I panic and sleep too much and eat too much sugar and ice cream and wonder how I’ll ever go Vegan and why the hell haven’t I managed to make myself meditate lately when I know it helps and why haven’t I gone for a walk and why haven’t I saved the Great Barrier Reef and now that I no longer have my disability as an excuse, what if I’m still useless, still nothing?

But my disability was never an excuse, simply an explanation and I’ve never been useless, never been nothing. I drag myself to a group meditation and spend the whole time feeling like I might start screaming from the panic attack I am silently experiencing. Yet, the facilitator speaks of compassion to our own emotions and of sitting with a gentle kindness with ourselves and though no words particularly stick with me this time, I find myself calmer at the end of the session. I start to notice what’s going on.

What’s going on is that I’m scared. Scared as my body heals that I will fuck it up and ruin all the hard work and money that has been invested into me. Scared as my body heals that maybe it’s too late to make a something of myself. Scared as my body heals that I will have nothing to offer. Scared as my body heals that I will lose the hard earned wisdom I gained from my chronic pain and disability. Scared as my body heals that I will hit a wall and still be disabled and lose the patient compassion I have had from loved ones.

It’s useful to put words to those fears because I can challenge them and realise that what they are about is that my life is in transition. A shift from one sort of existence to another but not a miracle cure sort of shift, rather a slow and ongoing changing without a knowledge of what the end destination might look like. Only now I have hope. And I guess maybe that’s what scares me most… I never want to lose hope again.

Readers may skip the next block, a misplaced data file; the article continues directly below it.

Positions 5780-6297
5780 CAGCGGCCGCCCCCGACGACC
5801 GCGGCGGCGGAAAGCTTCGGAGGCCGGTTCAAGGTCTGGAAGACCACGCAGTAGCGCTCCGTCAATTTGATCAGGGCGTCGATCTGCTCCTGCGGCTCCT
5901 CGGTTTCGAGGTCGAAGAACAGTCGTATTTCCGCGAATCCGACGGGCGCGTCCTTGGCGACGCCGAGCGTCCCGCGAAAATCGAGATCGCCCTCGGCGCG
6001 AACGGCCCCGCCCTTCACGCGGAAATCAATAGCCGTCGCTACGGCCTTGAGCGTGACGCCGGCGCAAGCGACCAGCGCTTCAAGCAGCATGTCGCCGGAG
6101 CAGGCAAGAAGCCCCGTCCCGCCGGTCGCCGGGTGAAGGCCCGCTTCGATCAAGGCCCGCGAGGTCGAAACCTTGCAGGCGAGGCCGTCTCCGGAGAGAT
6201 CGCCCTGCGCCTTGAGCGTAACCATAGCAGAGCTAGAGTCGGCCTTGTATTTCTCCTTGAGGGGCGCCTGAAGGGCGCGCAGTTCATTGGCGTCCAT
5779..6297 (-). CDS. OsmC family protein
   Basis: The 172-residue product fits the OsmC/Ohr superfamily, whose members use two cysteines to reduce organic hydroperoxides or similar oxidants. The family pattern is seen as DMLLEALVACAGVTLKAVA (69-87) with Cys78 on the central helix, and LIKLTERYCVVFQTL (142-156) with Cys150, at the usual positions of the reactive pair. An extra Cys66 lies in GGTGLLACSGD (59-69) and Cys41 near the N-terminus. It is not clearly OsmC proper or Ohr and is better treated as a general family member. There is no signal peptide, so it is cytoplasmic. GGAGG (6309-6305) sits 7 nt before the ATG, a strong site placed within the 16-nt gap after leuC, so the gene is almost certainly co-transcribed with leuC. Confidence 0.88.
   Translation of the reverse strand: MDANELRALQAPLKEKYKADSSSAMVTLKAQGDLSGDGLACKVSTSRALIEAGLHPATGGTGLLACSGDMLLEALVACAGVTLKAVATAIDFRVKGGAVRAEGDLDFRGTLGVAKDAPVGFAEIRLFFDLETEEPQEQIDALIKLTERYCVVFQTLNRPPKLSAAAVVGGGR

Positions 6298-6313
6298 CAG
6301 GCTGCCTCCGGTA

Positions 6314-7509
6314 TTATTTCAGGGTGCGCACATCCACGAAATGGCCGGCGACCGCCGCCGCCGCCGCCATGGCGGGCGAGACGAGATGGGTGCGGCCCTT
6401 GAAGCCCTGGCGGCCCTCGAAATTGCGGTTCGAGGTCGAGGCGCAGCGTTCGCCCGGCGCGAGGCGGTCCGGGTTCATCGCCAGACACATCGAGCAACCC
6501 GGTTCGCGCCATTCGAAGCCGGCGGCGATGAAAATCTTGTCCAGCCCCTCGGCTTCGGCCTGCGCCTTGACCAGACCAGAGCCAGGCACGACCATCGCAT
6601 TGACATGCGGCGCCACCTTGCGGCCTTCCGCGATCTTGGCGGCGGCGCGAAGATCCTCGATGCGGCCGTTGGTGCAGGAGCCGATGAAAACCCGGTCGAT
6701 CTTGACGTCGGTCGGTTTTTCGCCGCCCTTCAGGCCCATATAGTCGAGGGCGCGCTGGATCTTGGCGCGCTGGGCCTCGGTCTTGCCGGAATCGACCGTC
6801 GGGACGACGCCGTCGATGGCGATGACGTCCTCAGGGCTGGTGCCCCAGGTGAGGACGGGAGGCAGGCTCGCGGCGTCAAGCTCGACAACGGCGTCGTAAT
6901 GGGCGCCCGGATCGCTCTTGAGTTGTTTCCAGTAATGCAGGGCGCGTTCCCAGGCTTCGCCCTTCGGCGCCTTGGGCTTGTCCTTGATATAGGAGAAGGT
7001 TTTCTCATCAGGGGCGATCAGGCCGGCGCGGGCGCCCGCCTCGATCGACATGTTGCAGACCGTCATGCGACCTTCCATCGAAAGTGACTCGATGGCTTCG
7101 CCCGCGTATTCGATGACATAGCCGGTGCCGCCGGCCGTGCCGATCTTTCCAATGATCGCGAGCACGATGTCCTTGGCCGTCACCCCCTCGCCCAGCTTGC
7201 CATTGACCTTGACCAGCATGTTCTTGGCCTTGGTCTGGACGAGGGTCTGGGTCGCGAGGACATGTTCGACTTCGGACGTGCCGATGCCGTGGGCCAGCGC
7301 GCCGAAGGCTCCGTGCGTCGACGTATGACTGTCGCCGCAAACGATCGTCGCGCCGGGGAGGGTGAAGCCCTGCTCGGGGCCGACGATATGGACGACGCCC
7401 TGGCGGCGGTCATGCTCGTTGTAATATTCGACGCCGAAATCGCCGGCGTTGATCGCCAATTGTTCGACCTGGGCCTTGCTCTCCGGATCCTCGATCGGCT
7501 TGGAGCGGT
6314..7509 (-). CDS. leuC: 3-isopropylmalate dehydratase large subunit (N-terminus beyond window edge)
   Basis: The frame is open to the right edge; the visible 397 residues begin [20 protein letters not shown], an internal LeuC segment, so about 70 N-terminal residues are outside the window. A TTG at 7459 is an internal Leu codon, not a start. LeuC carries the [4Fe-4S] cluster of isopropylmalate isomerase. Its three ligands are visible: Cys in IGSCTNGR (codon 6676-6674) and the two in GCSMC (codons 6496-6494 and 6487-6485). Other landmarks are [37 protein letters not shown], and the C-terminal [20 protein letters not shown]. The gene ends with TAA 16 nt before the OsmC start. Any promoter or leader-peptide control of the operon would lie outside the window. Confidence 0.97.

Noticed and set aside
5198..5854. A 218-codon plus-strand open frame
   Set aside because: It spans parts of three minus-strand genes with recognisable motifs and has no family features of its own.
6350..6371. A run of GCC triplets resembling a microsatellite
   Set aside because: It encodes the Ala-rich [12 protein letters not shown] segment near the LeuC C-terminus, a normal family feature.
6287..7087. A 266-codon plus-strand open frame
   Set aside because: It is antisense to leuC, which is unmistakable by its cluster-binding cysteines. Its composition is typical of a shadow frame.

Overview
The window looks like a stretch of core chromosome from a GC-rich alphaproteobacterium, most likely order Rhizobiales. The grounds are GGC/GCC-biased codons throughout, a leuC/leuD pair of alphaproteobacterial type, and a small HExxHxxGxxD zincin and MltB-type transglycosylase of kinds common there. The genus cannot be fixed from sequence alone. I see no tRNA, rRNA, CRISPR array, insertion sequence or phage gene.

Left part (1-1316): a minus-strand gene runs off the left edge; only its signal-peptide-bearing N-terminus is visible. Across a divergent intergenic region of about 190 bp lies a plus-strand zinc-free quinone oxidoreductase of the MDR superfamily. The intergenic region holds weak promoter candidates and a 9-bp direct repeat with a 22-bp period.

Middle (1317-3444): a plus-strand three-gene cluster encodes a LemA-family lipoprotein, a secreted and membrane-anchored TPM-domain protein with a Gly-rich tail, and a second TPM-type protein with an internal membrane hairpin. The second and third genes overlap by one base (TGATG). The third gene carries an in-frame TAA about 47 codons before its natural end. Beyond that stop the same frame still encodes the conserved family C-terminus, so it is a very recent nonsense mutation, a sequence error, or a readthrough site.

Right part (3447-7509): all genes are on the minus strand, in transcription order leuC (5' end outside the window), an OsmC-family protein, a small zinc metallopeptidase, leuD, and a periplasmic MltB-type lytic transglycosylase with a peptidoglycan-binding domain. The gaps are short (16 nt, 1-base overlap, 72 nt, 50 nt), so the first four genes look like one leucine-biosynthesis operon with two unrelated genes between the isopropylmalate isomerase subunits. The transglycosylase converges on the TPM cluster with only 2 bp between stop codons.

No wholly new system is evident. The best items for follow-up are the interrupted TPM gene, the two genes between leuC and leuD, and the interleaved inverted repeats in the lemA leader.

And so with these realisations, I hold myself in compassion because I’ve had these fears before, the first time I started to recover from a chronic health condition, only to fall into another. I realise the thing I need currently is not to suddenly fill my life with achievements and become obsessively caught up in my identity as an artist and the ways in which that can make me feel valuable and lovable but instead to remember the value of meditation, loving kindness, gentle compassion, human connection and a returned focus on self-care both physical and psychological.

This is not to say I am de-prioritising my artist practice, it is my passion and always will be but I need to bring these other aspects back into focus because I still have this disability and need to find sustainable ways to explore and work with my shifting capacities. I need to do this gently, kindly and I need to forgive myself when I stumble and struggle. This is better than before the surgery and for that I am grateful but this isn’t suddenly easy and I need to remember that and be kind.